Dragonfly pond  photo by Dave Biggs

Dragonfly pond - photo by Dave Biggs

Native plants do best with irrigation schemes that most closely mimic the natural rainfall pattern of where they are native. Here in Sonoma County, that generally means plentiful rainfall from about October through early April. In recent years, we have received far less water than normal, so most native plants would do well to receive some supplemental water both during both winter and early spring. Grasses, sedges, rushes, and forbs may thrive with some extra water during hot spells. Woody plants, especially ceanothus and manzanitas, do not do well with wet feet or water contacting the woody stem. It’s best to group plants, especially natives, according to their water requirements.

A source of clean water is an important part of truly most any garden, but especially a garden wanting to be an invitation for birds and wildlife. A pond can be a lovely component—it will attract all kinds of insects and birds—and if you have the space, you will be treated to dragonflies, water skimmers, and all sorts of bird visitors. But not every garden has that sort of space. Birdbaths with clean water are very useful for small birds especially, or perhaps a fountain with a slow enough trickle for birds to wade and splash about in. The sound of trickling water can be very soothing; fountain pumps can be on a timer and even solar powered.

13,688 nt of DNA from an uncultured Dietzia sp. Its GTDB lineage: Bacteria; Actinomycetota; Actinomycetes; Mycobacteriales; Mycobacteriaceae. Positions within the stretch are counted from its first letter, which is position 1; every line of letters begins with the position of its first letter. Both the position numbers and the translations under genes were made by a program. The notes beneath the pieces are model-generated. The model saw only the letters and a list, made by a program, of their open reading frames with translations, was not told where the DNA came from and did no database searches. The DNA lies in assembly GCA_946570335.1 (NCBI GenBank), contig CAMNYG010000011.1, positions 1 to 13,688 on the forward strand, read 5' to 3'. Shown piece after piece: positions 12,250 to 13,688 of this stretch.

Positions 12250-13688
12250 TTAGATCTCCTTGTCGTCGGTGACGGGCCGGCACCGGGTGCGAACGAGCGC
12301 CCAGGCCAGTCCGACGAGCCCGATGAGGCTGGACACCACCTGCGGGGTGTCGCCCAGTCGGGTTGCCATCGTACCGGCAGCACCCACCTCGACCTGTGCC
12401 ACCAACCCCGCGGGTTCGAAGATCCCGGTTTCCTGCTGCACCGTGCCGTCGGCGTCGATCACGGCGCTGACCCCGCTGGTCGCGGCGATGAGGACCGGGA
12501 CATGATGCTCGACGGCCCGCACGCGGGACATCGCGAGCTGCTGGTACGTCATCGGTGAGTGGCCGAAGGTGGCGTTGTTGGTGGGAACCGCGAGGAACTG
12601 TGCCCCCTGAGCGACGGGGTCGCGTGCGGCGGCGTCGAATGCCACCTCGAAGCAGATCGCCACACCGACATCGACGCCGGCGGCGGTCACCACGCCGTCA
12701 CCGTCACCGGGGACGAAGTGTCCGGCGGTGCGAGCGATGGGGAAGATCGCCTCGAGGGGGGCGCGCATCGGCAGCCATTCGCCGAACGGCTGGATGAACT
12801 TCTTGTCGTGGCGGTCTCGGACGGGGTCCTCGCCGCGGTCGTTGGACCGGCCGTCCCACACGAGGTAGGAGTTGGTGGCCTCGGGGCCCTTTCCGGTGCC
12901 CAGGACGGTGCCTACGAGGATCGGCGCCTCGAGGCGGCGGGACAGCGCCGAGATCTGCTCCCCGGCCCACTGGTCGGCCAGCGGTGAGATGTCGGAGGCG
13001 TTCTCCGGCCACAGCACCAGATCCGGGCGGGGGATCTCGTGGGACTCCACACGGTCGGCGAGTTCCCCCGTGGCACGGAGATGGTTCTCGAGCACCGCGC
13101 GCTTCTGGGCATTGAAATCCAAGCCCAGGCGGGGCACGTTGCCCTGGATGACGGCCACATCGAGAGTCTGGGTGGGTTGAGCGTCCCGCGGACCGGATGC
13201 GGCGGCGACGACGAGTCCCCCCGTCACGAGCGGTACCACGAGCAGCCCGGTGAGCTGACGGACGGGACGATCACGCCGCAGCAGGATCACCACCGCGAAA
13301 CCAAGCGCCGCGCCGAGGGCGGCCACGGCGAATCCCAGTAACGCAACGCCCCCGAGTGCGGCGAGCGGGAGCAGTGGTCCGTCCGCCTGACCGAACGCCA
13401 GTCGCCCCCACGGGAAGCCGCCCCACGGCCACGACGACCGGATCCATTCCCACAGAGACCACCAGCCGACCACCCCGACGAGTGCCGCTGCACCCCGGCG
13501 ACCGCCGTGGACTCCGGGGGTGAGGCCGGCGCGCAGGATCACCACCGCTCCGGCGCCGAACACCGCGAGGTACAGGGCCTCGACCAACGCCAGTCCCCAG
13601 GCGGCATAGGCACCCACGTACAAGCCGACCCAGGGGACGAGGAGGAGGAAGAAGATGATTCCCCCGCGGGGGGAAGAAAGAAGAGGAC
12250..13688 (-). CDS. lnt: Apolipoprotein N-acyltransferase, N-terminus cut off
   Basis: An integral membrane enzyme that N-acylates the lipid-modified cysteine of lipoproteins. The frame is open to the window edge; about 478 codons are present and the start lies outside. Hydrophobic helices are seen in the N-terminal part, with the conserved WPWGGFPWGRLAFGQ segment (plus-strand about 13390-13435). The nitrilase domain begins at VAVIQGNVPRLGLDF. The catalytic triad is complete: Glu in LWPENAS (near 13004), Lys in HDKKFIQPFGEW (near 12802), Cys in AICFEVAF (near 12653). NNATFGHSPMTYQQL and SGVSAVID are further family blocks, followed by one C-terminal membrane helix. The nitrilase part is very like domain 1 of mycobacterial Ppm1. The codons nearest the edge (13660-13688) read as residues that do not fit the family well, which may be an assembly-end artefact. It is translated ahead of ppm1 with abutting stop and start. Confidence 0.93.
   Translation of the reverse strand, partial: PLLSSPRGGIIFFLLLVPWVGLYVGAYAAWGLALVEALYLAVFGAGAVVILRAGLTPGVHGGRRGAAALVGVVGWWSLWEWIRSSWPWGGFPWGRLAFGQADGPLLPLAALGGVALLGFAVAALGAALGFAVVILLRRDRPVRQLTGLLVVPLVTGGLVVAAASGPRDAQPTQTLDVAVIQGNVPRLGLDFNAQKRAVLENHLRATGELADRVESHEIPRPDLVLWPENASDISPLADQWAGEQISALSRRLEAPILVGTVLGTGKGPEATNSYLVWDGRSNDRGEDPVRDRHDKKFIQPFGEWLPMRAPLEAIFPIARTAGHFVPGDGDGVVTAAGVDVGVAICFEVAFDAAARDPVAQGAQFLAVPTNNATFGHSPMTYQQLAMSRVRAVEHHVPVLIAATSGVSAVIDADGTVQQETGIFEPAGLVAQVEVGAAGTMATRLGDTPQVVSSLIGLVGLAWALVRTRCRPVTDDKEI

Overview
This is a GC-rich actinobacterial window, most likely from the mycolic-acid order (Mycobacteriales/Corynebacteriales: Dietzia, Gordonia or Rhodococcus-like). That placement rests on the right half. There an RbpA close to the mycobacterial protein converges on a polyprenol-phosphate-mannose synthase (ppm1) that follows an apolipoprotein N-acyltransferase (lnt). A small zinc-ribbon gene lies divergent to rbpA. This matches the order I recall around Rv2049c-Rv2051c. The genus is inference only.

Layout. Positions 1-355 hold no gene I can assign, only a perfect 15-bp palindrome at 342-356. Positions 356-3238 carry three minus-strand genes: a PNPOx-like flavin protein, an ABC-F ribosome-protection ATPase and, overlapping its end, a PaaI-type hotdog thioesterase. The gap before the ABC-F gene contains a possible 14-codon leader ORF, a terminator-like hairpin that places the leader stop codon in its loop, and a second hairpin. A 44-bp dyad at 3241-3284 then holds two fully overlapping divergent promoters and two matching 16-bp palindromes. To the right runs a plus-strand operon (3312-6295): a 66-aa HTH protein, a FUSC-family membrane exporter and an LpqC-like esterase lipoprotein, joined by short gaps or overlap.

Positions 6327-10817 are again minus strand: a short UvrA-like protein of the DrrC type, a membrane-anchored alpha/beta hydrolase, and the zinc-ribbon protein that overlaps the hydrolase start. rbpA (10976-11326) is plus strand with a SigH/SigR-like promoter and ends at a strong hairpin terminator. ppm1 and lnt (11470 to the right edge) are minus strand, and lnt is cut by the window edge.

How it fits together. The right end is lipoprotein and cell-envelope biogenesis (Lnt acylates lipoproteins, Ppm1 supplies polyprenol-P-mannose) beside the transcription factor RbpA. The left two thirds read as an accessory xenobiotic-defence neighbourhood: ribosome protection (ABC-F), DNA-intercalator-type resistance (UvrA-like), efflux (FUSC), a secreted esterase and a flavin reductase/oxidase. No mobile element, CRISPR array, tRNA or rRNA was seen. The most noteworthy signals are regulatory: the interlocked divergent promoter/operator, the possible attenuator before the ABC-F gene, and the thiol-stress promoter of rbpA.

Pipevine Swallowtail

Pipevine Swallowtail

Both non-native honeybees and native bees and other pollinators were more abundant when agriculture was practiced on a smaller scale than what we typically see today. In areas of California where small farms are present, with diverse habitat nearby and perhaps even hedgerows, wild native bees and bumblebees still pollinate all the crops, according to the Xerces Society’s Pollinator Conservation Program. Native bees and bumblebees provide significant pollination on mid-sized farms bordered by diverse landscapes, but not so much on large-scale farms.

Loss of habitat and pesticides are the likely reasons for loss of native pollinators. Commercial honeybees have filled this pollination gap for decades, but they are now in trouble due of Colony Collapse Disorder. Janet Aird, in “The California Agricultural Pollinator Project” explains, “The California Agricultural Pollinator Project” is a collaboration among several organizations, including The Xerces Society for Invertebrate Conservation in Portland, OR, a non-profit organization named for the extinct butterfly, the Xerces Blue, that works to protect wildlife and help farm production by bringing bee habitat back to the farm. These organizations aim to bring wild bees back.”